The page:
I expect reference designs to help getting a system, subsystem or single chip up and running. They might spark my intuition but are not expected to do so.
The 'typical' design idea is less about the application of something given than about solving a problem with deficient means: working around lack of pins, stretching design limits, and so on. The design ideas I am perceiving are far beyond reference designs. AND: these DIs are the things sparking my imagination!
What could help in a limited number of applications (thinking of SMPS and high frequency designs) is what is given in the better reference designs: layout (hints) and tips on how to address "first order" problems.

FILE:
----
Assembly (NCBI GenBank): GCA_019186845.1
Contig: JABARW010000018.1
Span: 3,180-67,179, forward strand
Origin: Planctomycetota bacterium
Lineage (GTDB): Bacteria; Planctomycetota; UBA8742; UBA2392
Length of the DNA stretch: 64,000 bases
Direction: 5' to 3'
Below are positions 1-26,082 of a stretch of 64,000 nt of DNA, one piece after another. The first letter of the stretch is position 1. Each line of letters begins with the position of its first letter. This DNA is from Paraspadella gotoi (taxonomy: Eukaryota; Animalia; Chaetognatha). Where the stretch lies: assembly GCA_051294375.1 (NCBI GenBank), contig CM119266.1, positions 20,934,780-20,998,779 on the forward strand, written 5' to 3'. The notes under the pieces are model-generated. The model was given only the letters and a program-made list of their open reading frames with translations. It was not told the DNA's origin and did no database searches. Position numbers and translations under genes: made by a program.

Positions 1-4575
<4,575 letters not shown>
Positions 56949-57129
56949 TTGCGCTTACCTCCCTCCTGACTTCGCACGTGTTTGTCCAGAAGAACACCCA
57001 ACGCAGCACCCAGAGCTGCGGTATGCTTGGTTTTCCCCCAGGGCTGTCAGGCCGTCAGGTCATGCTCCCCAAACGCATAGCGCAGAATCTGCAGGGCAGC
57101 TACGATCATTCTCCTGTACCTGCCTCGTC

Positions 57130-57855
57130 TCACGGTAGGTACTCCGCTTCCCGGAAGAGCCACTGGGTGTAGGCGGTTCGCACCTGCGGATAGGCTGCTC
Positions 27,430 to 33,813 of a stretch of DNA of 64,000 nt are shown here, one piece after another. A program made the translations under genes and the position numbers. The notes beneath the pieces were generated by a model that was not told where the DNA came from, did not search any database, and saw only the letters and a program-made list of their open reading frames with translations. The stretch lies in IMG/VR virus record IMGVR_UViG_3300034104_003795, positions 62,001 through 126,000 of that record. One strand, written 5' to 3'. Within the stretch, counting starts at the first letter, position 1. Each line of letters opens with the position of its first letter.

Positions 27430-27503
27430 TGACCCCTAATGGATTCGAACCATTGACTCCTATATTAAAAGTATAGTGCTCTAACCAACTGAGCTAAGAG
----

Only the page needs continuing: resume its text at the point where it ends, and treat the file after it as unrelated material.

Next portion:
Blog Doing Math in FPGAs Tom Burke 15 comments For a recent project, I explored doing "real" (that is, non-integer) math on a Spartan 3 FPGA. FPGAs, by their nature, do integer math. That is, there's no floating-point ...